Human skin has been exposed to different levels of light for as long as we can remember. Interestingly, over time, due to the consequences of modern life, we are not exposed to adequate levels of natural light during the day, instead, we are overexposed to relatively high levels of artificial light at night. Exposure to light emitted from electronic devices on our skin cells, even in the case of short periods of time, can increase the generation of reactive oxygen species. Skin is a major target of oxidative stress and the link between ageing and oxidative stress is well documented. Current data shows that exposure to blue light can lead to different levels of damage in both our eyes and skin.
Blue light is everywhere. It is found in daylight, but also emitted by fluorescent lamps and LED devices like computer screens, TV and smartphones. Sunlight is the largest source of blue light to which we are exposed, and digital devices only emit a fraction of that radiation. But because we keep our phones so close to our face all day and check them constantly, this increases the risks. According to studies, millennials check their smartphones on average 157 times a day. That is more than five times as many as older adults, who check their phones on average only thirty times a day.
The potential long-term harms of visible light, and in particular blue light, on our skin, comes as we’re increasingly attached to our digital devices, as studies have also shown that we spend 50% of our lives staring at screens. Especially now, during the COVID-19 pandemic, when many of us have found ourselves spending more time indoors and in front of a monitor of sort than ever before. So, it’s important to understand the effects of blue light.
If you’re interested in preventing premature ageing, experts say that protection from UVA and UVB rays is no longer enough. Recent research also confirms that blue light – emitted from the sun and our digital devices – also contributes to the damage of our skin.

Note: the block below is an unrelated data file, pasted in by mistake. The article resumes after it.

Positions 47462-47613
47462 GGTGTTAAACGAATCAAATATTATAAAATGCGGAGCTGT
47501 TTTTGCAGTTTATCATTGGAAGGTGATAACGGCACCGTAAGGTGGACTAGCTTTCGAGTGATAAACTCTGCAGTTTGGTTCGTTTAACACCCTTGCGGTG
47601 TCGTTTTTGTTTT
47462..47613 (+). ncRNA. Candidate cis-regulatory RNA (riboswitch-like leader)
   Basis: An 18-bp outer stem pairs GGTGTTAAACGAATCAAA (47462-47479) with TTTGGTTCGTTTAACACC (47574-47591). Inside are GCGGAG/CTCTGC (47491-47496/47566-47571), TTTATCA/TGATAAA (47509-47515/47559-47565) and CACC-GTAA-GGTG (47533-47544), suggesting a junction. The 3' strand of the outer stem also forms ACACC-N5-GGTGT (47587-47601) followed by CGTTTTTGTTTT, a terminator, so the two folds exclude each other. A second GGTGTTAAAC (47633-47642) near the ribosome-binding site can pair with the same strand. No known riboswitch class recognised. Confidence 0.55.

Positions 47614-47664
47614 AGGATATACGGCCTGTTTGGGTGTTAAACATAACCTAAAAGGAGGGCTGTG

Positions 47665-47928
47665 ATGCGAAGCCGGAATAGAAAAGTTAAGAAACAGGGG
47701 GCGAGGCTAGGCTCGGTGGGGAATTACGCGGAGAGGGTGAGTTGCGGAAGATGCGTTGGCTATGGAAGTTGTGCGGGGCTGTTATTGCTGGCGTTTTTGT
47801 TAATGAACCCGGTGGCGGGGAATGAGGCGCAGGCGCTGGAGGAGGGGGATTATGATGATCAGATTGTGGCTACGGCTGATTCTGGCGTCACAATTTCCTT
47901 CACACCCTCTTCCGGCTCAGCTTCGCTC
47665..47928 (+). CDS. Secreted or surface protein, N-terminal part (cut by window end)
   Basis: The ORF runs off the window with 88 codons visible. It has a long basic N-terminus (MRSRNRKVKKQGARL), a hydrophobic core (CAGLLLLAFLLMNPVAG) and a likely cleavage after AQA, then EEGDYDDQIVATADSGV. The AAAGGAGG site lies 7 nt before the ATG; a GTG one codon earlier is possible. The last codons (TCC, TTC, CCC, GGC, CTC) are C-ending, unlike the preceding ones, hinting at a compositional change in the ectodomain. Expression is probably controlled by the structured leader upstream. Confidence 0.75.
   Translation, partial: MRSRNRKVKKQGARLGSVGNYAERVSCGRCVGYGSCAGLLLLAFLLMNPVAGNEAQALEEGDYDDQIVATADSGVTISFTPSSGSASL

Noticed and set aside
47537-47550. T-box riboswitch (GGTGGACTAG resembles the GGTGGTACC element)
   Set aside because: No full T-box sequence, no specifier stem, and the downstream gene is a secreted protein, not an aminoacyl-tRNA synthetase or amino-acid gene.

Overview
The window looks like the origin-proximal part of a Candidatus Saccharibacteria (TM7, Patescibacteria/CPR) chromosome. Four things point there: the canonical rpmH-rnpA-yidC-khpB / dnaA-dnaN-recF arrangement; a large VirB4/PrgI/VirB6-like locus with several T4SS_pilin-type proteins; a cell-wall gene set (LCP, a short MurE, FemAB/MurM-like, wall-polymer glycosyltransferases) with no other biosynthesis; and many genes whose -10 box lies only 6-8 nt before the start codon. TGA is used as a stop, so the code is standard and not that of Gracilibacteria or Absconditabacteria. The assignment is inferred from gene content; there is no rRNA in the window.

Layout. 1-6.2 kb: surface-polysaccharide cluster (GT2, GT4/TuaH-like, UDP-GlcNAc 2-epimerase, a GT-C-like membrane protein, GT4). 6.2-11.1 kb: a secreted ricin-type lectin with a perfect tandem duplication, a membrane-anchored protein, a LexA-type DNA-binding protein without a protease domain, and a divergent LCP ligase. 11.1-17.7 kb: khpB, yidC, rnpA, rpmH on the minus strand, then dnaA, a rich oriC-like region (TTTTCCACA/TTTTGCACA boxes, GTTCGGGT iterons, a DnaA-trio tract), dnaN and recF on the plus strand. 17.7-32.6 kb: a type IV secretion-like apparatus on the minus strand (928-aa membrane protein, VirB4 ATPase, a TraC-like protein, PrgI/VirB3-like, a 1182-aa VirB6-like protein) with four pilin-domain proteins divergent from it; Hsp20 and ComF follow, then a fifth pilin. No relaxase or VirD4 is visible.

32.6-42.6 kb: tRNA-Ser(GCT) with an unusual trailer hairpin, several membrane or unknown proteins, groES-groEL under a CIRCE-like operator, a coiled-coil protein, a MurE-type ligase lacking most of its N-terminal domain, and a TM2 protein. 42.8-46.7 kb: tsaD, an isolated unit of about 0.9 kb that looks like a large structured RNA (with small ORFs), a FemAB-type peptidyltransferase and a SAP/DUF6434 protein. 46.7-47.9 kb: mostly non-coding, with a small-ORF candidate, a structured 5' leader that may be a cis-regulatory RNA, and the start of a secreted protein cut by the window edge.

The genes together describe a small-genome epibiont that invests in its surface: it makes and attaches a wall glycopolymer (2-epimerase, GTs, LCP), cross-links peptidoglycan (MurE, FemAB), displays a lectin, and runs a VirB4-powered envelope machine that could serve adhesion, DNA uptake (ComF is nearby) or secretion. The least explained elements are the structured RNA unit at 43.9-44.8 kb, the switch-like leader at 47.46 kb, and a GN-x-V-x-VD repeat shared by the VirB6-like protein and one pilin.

Blue light a.k.a High Energy Visible (HEV light) poses potential skin harm through free radical generation, experts explain, as blue light has been shown to induce oxidative stress in human skin. This can contribute to skin ageing, just like exposure to UVAs. In comparison, blue light, however, has the ability to penetrate the skin into a deeper level. In fact, it can reach all the way to our dermis, where the collagen and elastin are found.
What’s more blue light also compromises our beauty sleep by disrupting our natural circadian rhythm. Being exposed to significant amounts of blue light at night, for example, may affect the quality of your sleep. It’s because, it affects the level of melatonin, our sleep hormone.
Not only this, but research from Estée Lauder demonstrates that blue light exposure at night impacts the natural circadian rhythm of skin cells themselves. Their results indicate that exposure to blue light at night can throw skin’s natural circadian rhythm ‘out-of-sync’, causing skin cells to continue to ‘think’ it is daytime, impacting their natural nighttime repair process, which can lead to visible signs of ageing and even dark under-eye circles.
Before you change your skincare regime, simply, address your tech and cover your phones and computers with a blue light shield or set them up in favour of yellow light (often called ‘night mode’ or ‘nightshift’).
Applying topical antioxidants in the form of skincare, as well as eating a diet rich in antioxidants, like vegetables and fresh fruit, can boost our skin’s defence against oxidative environmental damage.
A good broad-spectrum SPF is highly recommended as well.
Whilst a safe dose of natural blue light exposure from the sun is recommended, most of the artificial blue light from our devices can cause numerous side effects to our skin, and even our overall health. And as such we recommend taking all the available advice into consideration so that you can protect yourself from additionally harming your skin and any other health issues that might be caused by the extended exposure to blue light.
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